Tuesday, August 6, 2013

Travel with Young Kids (or in my case, wild, loud boys)

This past weekend I drove myself to Chapel Hill, North Carolina and back.  The drive was nice, and I actually looked forward to it.  It's ironic, because I remember there was a time when I used to dread long car trips by myself.  I would get nervous and feel dread and make myself special "mix tapes" to stave off boredom.
My, how things have changed.  Now I view a long car trip by myself as a luxury.  Hours to myself, with no one to bother me?  Being able to listen to whatever music I want?  Or call whoever I want? Or opt for silence, if I so choose?  Ahhhhh.  Heaven.  

I suppose it's the contrast to travel with my children that makes a solo trip so enticing.  

We are a family that travels fairly often.  All three sets of grandparents live other states, as well as aunts and uncles and cousins and friends.  We also like to take vacations when we can, and I try not to limit myself based on the burdens of the journey alone.  We haven't flown the kids to Europe (yet), but I won't let a longer flight or drive keep me from going somewhere.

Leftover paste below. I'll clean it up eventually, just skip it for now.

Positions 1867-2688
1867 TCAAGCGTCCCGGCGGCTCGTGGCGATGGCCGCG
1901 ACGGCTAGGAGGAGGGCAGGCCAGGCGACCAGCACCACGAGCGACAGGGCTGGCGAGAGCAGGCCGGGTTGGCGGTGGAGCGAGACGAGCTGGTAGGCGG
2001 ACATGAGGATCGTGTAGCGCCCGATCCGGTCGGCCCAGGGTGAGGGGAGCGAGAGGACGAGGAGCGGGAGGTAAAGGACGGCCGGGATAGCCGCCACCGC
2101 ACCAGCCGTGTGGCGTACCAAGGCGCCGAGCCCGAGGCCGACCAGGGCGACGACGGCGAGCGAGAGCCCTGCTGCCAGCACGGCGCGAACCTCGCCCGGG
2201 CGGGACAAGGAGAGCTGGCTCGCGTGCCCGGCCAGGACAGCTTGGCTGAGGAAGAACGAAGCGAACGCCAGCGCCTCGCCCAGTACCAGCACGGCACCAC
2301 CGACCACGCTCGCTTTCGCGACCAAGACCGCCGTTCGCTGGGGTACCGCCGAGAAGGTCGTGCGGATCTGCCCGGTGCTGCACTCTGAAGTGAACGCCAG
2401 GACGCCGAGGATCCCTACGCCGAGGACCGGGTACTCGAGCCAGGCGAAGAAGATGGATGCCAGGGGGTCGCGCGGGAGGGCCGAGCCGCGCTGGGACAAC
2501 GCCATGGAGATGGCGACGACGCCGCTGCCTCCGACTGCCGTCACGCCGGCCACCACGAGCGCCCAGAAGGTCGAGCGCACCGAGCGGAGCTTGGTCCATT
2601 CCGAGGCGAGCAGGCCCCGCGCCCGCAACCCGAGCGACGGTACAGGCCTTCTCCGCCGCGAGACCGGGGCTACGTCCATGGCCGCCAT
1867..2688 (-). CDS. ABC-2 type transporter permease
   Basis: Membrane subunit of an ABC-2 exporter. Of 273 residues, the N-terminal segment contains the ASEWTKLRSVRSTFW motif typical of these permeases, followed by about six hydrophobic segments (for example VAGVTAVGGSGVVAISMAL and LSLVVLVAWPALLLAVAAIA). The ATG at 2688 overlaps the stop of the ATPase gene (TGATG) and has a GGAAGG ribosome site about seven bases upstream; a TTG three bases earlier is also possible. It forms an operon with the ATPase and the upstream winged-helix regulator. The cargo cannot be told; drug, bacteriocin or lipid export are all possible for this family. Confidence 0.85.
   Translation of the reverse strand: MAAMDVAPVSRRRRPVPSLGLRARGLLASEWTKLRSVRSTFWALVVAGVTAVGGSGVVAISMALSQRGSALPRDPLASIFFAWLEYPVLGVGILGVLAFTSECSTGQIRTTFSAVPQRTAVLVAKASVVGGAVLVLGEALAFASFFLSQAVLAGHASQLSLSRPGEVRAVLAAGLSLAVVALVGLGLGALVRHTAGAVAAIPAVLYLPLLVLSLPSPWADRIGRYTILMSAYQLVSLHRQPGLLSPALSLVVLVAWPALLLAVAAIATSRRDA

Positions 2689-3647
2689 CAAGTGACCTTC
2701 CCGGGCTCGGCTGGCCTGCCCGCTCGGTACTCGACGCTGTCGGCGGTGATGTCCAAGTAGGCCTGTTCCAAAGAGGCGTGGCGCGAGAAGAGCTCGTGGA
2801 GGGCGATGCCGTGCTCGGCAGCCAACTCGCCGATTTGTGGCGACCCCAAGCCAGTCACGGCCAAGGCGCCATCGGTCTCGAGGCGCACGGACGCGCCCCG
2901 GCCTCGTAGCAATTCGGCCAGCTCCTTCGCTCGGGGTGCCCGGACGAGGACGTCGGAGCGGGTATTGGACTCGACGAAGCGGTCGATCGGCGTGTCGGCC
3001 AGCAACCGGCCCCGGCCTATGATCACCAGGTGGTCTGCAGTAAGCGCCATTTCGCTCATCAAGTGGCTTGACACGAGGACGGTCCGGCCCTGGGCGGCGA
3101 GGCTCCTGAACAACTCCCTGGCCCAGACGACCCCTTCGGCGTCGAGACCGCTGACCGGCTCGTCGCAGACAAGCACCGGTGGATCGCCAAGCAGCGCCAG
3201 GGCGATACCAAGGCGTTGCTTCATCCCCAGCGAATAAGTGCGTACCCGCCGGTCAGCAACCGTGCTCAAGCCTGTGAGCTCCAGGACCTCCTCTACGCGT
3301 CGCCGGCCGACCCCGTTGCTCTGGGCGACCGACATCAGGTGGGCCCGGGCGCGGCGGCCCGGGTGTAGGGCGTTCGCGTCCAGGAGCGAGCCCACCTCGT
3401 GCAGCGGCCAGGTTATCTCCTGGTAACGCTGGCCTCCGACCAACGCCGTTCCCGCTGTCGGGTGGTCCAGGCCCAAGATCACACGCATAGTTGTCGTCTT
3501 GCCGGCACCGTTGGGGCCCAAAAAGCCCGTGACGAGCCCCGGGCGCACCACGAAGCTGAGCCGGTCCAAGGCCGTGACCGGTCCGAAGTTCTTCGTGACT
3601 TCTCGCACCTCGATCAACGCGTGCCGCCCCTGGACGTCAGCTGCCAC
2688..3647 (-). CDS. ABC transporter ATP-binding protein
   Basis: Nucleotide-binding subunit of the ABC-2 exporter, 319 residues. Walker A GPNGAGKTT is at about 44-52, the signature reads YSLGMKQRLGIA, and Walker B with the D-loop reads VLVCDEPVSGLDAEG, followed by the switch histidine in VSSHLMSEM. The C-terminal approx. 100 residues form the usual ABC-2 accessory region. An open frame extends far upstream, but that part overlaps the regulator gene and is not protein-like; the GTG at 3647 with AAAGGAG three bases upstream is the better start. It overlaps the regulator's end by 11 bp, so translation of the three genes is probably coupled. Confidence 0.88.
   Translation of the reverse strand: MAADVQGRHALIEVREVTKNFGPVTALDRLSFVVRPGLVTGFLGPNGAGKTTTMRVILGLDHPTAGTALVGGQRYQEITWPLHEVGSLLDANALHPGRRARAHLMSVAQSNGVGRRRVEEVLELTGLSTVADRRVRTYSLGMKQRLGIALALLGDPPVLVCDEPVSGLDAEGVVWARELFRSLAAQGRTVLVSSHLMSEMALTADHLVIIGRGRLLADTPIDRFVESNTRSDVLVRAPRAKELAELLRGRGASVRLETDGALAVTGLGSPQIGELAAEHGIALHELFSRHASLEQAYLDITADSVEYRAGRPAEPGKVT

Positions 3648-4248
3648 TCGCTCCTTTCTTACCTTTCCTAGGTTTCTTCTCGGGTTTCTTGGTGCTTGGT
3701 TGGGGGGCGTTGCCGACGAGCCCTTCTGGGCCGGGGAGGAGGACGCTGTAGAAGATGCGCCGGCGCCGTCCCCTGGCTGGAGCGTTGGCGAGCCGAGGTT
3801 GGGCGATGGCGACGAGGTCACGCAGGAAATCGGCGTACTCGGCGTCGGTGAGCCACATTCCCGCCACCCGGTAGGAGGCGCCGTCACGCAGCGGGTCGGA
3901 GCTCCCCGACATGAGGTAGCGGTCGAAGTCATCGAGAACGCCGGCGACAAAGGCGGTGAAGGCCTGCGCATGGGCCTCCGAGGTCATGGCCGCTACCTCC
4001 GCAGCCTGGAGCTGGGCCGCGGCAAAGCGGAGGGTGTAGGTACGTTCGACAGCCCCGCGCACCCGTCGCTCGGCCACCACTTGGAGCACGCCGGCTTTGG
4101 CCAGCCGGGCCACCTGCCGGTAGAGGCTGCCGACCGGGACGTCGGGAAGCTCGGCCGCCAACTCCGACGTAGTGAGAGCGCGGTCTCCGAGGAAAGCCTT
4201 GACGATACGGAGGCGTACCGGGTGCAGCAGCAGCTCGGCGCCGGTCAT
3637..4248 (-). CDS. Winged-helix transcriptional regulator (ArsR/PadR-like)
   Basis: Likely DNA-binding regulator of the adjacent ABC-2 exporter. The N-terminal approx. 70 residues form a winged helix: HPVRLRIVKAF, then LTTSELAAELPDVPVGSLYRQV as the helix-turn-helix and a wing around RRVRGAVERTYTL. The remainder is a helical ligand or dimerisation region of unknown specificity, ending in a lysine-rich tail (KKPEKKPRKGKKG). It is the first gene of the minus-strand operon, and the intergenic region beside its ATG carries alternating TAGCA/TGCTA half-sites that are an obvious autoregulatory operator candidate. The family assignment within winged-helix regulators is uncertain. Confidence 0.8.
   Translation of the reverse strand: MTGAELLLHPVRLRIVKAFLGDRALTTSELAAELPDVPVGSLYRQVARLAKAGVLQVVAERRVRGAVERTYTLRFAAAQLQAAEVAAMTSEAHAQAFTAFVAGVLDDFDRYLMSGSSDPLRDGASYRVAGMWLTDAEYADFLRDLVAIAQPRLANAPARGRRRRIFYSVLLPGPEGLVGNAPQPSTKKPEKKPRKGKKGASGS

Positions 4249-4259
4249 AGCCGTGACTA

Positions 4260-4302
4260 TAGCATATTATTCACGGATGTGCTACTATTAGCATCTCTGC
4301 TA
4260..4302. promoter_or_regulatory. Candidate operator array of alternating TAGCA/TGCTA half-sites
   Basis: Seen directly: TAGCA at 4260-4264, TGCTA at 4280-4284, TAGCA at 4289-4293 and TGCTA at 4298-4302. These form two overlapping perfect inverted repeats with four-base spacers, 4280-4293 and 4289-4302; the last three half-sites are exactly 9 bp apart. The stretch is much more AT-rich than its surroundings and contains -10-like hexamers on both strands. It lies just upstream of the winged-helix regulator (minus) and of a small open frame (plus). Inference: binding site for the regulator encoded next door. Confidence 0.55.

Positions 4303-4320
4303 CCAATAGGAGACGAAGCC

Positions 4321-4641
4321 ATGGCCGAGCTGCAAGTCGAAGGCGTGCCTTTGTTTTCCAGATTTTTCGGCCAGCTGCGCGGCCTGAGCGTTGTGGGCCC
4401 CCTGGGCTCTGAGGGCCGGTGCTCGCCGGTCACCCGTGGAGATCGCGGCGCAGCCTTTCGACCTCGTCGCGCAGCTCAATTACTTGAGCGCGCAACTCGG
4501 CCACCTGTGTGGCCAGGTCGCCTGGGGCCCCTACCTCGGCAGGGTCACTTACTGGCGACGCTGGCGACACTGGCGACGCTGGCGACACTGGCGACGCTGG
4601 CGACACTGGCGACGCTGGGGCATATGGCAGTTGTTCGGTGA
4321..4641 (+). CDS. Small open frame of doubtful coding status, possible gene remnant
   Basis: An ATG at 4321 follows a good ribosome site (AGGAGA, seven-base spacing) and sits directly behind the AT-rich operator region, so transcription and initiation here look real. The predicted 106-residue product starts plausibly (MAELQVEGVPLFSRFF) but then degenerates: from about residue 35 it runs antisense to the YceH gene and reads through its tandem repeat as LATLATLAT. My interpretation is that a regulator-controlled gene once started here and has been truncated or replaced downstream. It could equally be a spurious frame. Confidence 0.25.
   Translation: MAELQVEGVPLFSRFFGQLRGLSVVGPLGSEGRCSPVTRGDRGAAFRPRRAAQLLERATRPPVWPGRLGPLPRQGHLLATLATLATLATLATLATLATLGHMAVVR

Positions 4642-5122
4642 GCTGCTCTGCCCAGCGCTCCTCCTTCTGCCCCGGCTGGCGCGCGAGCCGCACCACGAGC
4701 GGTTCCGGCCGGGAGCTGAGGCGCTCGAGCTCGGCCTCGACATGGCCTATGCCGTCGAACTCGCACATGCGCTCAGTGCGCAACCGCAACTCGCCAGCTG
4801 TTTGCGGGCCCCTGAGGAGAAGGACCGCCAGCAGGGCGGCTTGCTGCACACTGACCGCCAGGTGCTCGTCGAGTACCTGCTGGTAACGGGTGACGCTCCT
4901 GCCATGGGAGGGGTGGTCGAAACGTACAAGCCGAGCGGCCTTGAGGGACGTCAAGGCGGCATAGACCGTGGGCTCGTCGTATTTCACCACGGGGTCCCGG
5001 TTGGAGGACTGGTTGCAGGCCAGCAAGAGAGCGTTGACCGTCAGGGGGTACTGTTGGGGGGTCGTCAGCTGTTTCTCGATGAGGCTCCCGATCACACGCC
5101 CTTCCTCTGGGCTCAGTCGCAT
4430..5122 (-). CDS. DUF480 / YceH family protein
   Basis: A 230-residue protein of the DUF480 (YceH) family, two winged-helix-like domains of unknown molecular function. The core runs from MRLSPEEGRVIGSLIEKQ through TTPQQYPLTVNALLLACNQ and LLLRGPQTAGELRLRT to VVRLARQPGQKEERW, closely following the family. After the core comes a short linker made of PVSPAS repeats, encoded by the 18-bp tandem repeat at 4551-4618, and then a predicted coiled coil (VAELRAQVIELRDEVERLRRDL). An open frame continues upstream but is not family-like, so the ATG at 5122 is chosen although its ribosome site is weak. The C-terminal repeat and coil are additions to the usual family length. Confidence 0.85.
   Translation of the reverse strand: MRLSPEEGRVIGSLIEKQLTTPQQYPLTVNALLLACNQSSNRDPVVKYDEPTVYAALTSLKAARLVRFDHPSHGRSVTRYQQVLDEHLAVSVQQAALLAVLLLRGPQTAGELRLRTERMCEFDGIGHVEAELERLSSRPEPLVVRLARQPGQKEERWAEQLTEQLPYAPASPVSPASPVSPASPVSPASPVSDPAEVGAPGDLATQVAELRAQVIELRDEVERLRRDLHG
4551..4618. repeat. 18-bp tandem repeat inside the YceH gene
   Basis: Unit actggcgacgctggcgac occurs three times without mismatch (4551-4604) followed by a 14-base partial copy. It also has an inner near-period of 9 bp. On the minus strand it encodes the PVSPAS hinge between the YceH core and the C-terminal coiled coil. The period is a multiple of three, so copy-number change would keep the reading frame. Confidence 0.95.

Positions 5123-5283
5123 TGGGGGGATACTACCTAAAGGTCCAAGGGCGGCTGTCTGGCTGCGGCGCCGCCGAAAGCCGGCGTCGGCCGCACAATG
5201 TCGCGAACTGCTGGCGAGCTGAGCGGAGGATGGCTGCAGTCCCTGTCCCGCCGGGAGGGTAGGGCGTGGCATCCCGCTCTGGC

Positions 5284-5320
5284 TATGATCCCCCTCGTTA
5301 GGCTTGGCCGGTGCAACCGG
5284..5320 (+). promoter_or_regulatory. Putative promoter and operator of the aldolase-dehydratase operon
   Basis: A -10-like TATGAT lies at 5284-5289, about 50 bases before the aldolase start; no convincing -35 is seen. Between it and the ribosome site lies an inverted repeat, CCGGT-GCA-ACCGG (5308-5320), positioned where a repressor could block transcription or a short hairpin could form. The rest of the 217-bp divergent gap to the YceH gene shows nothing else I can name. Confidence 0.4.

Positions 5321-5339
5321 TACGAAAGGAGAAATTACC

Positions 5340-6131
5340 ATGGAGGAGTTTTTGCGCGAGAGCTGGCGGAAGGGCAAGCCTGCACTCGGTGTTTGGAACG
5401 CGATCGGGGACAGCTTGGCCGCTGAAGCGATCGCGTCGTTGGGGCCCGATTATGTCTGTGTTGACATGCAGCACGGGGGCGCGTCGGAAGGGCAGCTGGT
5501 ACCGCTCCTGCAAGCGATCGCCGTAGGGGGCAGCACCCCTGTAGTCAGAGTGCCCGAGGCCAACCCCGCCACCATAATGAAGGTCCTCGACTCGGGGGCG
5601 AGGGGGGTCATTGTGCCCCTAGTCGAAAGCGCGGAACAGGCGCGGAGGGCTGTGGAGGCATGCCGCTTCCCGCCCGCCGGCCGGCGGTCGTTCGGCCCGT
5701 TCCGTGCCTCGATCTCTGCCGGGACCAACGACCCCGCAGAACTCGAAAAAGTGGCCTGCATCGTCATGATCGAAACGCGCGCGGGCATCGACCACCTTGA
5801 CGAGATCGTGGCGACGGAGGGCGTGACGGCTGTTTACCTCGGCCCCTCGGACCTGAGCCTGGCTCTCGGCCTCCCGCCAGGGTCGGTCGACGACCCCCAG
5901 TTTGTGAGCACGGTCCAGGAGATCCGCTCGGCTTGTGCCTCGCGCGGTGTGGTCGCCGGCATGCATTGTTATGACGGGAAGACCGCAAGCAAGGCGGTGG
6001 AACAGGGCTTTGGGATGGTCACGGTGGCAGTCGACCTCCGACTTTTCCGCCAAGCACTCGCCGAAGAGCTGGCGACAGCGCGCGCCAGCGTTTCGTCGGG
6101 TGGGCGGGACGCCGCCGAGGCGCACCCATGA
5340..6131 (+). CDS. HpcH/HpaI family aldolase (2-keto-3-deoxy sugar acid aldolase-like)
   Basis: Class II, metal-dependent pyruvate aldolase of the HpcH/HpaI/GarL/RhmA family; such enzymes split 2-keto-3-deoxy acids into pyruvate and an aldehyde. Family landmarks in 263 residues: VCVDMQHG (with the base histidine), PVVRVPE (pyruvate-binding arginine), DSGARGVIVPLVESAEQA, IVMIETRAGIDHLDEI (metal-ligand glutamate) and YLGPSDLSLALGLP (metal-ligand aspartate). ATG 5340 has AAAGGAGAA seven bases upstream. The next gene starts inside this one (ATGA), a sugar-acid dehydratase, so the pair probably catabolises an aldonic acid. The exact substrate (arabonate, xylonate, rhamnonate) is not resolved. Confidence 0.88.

But that doesn't mean it's not painful at times.  

The older the kids get, it seems the more unpleasant it is.  They now are able to articulate questions such as, "Are we there yet?" They are able to kick each other from across the car seat (or airplane) aisle.  They are able to throw food and tantrum and fidget and demand bathroom breaks at inopportune times.  

Why am I always the one that ends up in between them?